However , it does follow a certain rule,  one major coronary artery  will follow the  four  important grooves of heart. In the left side ,  left main coronary artery (LM) originates in the left coronary sinus (Size varying between 1mm -20mm)  and usually bifurcates into LAD and LCX. The left anterior descending artery (LAD) runs in anterior interventricular  groove while ,  the right atrio ventriculo groove carries the right coronary artery(RCA) .Left  circumflex artery (LCX) traverses the  left atrio ventricular groove.The most inconstant branch is the posterior descending artery (PDA) which runs in the posterior interventricular  groove.PDA  can arise from either RCA, LCX or both or even from LAD.

The major branches of LAD are called diagonal and septal  while the branches of LCX are called obtuse marginal(OM).There can be two to three diagonal and OMs. 

What is ramus intermedius coronary artery ? What is the incidence of Ramus ?

The left main coronary artery  instead of bifurcating into two ,  it trifurcates into three vessels.(LAD, LCX, Ramus)

The real incidence could vary betweenn (10% to 30%) depending upon the series.


What course it takes ?

It generally goes in the angle between the LAD and the LCX.It may either behave like a large OM or a diagonal branch.It supplies the lateral free wall of the LV many times.The peculiarity of this vessel is it does not run in a anatomical groove .It simply slides over the free surface of LV.Rarely, a  very abnormal course of ramus,  criss cross the aorta and pulmonary artery .

How common is atherosclerosis within  Ramus ?

We don’t know yet. But it is very likely since it is an early branch from left main, it  might  have a  predilection for atherosclerosis  as like LAD or LCX ostium.In fact now we recognise more of  trifurcation lesions involving  three branches of left main .

What would be the ECG finding if a large ramus is the culpirit vessel during STEMI ?

This scenario could be rare.

ACS in ramus could  present as ST elevation in 1/Avl /V5,V6

  • Lateral MI
  • Apical MI
  • High lateral MI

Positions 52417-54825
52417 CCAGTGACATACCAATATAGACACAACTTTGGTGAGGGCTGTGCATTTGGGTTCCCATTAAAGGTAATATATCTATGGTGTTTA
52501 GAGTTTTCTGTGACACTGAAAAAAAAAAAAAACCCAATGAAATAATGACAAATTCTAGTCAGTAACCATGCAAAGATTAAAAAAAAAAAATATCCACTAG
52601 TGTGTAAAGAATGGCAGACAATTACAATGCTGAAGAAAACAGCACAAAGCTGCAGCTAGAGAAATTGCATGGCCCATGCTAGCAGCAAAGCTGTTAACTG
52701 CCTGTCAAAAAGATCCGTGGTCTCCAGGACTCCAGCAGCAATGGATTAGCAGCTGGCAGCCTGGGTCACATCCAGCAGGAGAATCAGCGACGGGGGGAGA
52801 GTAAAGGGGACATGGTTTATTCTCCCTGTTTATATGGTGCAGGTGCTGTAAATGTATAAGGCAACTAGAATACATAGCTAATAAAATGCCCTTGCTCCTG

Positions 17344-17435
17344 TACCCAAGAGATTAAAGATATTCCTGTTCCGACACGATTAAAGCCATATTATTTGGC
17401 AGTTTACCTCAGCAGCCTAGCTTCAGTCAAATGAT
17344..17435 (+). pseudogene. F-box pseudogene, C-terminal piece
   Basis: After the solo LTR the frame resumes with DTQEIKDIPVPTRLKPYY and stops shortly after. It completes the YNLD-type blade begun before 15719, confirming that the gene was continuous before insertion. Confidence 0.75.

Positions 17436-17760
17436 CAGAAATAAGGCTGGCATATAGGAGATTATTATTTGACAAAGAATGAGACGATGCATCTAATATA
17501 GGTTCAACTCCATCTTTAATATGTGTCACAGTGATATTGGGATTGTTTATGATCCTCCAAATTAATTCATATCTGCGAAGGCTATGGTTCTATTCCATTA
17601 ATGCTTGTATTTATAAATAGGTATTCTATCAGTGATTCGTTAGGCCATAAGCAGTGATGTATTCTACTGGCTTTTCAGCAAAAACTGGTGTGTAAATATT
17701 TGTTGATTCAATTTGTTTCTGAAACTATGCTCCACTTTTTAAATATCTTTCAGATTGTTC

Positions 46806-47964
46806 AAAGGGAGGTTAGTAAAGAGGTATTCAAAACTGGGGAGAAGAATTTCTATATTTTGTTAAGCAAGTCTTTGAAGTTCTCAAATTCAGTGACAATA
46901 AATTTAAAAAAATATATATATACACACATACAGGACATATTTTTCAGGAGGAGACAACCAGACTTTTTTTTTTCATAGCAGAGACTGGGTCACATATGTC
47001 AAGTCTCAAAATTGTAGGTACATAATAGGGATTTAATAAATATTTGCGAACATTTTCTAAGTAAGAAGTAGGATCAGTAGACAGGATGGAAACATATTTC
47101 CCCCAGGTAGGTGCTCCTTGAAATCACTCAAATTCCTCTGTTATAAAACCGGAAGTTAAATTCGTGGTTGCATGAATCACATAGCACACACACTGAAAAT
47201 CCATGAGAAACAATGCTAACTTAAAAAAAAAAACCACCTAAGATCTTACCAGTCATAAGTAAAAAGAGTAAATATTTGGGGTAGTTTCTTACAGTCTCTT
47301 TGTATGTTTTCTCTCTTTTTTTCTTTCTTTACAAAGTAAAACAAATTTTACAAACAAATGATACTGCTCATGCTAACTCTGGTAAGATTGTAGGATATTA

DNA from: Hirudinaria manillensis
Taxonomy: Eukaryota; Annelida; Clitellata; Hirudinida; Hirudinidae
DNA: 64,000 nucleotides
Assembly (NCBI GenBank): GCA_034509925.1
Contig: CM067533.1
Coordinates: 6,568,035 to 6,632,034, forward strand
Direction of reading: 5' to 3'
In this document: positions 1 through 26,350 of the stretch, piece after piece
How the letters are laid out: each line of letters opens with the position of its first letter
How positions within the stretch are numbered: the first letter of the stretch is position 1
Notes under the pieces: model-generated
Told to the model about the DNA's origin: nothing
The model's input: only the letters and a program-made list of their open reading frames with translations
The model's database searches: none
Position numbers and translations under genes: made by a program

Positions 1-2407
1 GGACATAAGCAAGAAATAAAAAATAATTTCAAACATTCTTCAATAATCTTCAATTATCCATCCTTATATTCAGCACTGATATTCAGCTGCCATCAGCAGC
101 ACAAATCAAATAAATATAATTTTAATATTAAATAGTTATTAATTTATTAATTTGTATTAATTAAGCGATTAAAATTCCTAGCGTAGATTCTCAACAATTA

But it is realised , whenever the ECG changes are not fitting with typical ASMI or a lateral MI one should suspect a ramus lesion

 What is the significance of ramus for an interventional cardiologist ?


                                                   PCI in ramus is a rare opportunity for a cardiologist .The issue here  is,  if ramus is involved  adjacent LAD and LCX is also likely to be involved .So it would logically be a multivessel , complex angioplasty.Isolated ramus lesion could be tackled easily.Another issue here could  be ,since this vessel is not within  any anatomical groove  stent deployment would have a poor  support and prone for mobilisation and migration .

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Coronary angiogram is a video graphic  snap shot of coronary arterial lumen which is filled with radio opaque dye. This is some times called as coronary luminogram . It is a paradox , when we say normal coronary angiogram we can only mean  normal coronary lumen. But  generally, this can provide sufficient  information regarding the status of  coronary blood flow.There are three structured layers in coronary artery wall . Coronary angiogram  can not give any information about the status of the intima, media or adventia .

Lesions A to F may be totally missed by conventional coronary angiogram

Lesions A to F may be totally missed by conventional coronary angiogram

A patient with normal coronay angiogram can have diffuse  atheroscelrosis or  localised atherosclerosis within the media of coronary artery .Many times these atherosclerotic plaques grow outward into the adventia and fail to encroach upon the lumen to be detected by coronary angiogram. These plaques , even though has an hemodynamic advantage, in that it doesn’t block blood flow , has a serious risk for sudden rupture and result in an acute coronary syndrome.

So what is the message?

A normal coronary angiogram can never convey a meaning of normal coronary arteries.

A person who has a normal coronary angiogram has no guarantee that he won’t develop a coronary event in the near future.(But the the chances are very low)

If coronary angiogram has serious limitations  what is the next alternative ?

Intra vascular ultra sound imaging(IVUS) can give us an idea of the coronary arterial wall anatomy. This investigation , though available for clinical application is too complex for regular use.So , you  can’t subject every patient with normal CAG  to an IVUS  (Intra vascualar ultra sound) to confirm the normality. The best option is what we follow every day in our practice  .Tell your patients   with normal coronary angiogram , that they are likely to  have  normal coronary arteries  ! don’t add up to their anxiety by saying,  in spite of normal CAG  still they  can carry  gross atherosclerosis in their  arteries. Anxiety can precipitate an coronary event. Too much technical information to the patients  can be counter productive. Instead  advice regular life style modification,  blood pressure ,diabetes, lipid  control  etc .